Just when it looks like Kili is about to impale himself on his brother's outstretched sword, Fili throws the weapon away at the last second. It lands with a clatter that resounds through the agonized silence of the chamber. His arms are open and free, catching his younger brother flawlessly.

Fili, literally blind with illness and infection, had sensed his brother, and only his brother, disarming himself just in time to avoid death. Was it because of the bond they shared, nurtured and twisting together from the moment they'd met in life? Was it simply a matter of blood; would Thorin have been able to calm him just as easily? Was it because Fili had been able to hear Kili's voice, calling out to him through the darkness? Or was it something else entirely?

Thorin is the first to react. Gasping with relief, sobbing with joy, he scrambles down towards his nephews. Most hear or see him coming and clear the way. The ones that don't are roughly shoved aside. Fili falls to his knees, still cradling Kili against his chest. Dwalin is shouting, ordering the guards to take the swords the little one has dropped and get away, all of them. Exhausted, and finally ready to give in, Fili's body begins to fall. He doesn't hit the ground because his uncle is there to catch him. Holding the two children in his arms, Thorin can't care less right now that his subjects are watching. He kisses them and clutches them tight, alternately cursing their names and thanking the gods for returning both of them to him. Rocking them as if they were only infants, tears fall from his face onto the orange-red hair, Thorin can only whisper promises of gratitude and protection and love to his sister-sons.

The reunion is far too short for anyone's liking, really. Thorin could happily sit there for several days without moving, just to hold his precious nephews and know that they are alive. Fili has never felt so safe in the arms of his uncle, and he'd probably die there in bliss. The road home has been long and treacherous, but now he can finally rest. Kili has no plans to let go of his brother anytime this decade, thank you very much. Never has so much emotion threatened to tear him asunder. It felt as though his heart was razed and burned to ash. Now it is beating strong once again, like a phoenix rising. The dwarves of Erebor and Ered Luin alike wouldn't mind watching this tender moment for at least an hour or so.

But Fili has yet to be treated and Kili has managed to undo everything they've mended so far. So with Thorin carrying Fili in his arms, Dwalin carrying Kili, and Balin walking ahead to part the waters, they make their way back to the healing rooms. They have to walk side by side because Kili refuses to release his death hold on the blonde.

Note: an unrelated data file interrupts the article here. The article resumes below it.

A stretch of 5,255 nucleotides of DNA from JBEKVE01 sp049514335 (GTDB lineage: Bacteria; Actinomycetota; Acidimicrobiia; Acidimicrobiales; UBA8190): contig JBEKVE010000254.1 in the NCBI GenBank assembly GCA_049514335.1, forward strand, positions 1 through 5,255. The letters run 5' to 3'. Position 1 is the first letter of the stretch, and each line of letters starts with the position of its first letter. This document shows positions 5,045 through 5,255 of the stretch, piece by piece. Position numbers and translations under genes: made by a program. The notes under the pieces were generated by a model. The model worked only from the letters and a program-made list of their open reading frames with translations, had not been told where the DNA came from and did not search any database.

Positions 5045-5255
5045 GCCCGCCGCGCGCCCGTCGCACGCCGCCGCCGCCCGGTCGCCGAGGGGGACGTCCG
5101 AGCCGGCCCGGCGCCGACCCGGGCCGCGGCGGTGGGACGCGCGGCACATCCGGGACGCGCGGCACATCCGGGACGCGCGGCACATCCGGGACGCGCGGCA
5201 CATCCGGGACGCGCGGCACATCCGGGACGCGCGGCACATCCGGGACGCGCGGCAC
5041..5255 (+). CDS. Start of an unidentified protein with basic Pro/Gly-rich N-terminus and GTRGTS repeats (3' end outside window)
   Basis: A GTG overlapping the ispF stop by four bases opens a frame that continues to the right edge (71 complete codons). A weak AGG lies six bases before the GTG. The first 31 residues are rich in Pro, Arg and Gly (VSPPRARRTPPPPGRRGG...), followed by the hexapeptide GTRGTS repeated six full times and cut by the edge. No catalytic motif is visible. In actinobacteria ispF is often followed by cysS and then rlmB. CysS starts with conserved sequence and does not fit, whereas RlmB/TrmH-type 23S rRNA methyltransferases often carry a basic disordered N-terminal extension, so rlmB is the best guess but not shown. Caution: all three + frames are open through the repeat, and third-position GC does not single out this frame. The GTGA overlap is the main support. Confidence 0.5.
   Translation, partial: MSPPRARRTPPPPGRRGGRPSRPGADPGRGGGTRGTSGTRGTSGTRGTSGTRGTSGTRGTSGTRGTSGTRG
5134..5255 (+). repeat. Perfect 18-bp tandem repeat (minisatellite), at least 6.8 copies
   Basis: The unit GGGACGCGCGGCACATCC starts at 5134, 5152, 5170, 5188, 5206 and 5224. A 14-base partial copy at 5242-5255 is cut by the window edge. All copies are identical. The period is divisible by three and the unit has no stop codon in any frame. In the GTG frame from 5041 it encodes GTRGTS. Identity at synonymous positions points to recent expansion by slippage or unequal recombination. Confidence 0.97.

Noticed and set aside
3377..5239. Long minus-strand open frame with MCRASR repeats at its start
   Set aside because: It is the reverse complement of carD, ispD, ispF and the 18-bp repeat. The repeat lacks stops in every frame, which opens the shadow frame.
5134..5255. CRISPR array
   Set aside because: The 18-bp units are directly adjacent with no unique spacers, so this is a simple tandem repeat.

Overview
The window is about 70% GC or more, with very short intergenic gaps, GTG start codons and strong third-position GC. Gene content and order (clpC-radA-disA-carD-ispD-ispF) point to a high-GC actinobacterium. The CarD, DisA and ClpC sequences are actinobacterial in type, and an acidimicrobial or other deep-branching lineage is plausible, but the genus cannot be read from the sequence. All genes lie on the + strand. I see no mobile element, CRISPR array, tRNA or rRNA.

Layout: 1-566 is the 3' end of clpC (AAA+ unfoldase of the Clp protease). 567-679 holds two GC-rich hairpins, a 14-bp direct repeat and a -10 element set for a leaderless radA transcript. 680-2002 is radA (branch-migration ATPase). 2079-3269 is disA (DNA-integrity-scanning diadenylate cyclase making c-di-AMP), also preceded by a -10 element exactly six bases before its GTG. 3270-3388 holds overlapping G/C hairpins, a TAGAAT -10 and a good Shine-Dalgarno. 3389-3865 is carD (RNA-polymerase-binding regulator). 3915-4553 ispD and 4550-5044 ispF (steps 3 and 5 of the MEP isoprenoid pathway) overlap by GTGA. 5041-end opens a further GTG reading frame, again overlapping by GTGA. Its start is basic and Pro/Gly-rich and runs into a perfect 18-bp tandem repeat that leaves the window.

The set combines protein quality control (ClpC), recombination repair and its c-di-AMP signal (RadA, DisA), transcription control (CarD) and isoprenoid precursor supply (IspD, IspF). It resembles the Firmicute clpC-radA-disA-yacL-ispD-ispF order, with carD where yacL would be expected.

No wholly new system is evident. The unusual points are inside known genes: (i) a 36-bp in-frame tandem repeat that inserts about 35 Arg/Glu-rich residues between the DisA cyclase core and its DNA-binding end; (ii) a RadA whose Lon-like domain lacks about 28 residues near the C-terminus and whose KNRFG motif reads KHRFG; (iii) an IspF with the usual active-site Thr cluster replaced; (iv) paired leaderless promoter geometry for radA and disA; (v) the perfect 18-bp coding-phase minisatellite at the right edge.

The healer dwarves are practically beside themselves. They move with frantic purpose. Through all the organized pandemonium, Thorin is tied between his nephews with invisible chains of iron. Not one is foolish enough to try and move him. More than just cleaning the wounds, stitching and bandaging, they must work around the royal trio. Kili still won't let go, and Fili starts fighting them if they move him too far away. Dwalin and Balin, bless them, push and shove two beds together. The reassuring presence of his brother is enough to make Fili and Kili complacent. It takes many hours, but finally Fili and Kili are both resting peacefully. Their wounds are clean and stitched and bandaged.

One female dwarf stays nearby, ready to come forward at the slightest sign either of her charges need help. When she sees Thorin starting to drift off, she none too subtly suggests he lie down on the bed. He offers a token resistance, but she maneuvers him in-between his nephews with the skill of a healer. When he's finally situated comfortably against the pillows, with Fili on his shoulder and Kili against his chest, she grins smugly and goes back to her post. An almost purr-like sound begins to vibrate in his throat. The healer apparently knew her business because this is first time Thorin has felt he can sleep since he found Kili outside the village. He can feel the two children, hearts beating, alive and warm. It's the greatest reassurance he could have. He is happy, and they are safe. Fili lives and Kili is whole again. Finally he surrenders to the darkness, which is much more welcoming and pleasant than he'd thought.

Review please! Tell me how it turned out because if it weren't for the spell-check this thing would probably look like gibberish so I'm in no condition to evaluate this one-shot.

I sleep now...

*When I wake up in the afternoon, I'll probably regret posting this. If you really hate it, I'll take it down. And if you like it, I might take it down anyway, if only to rewrite it into something worth reading. Tell me what you think!*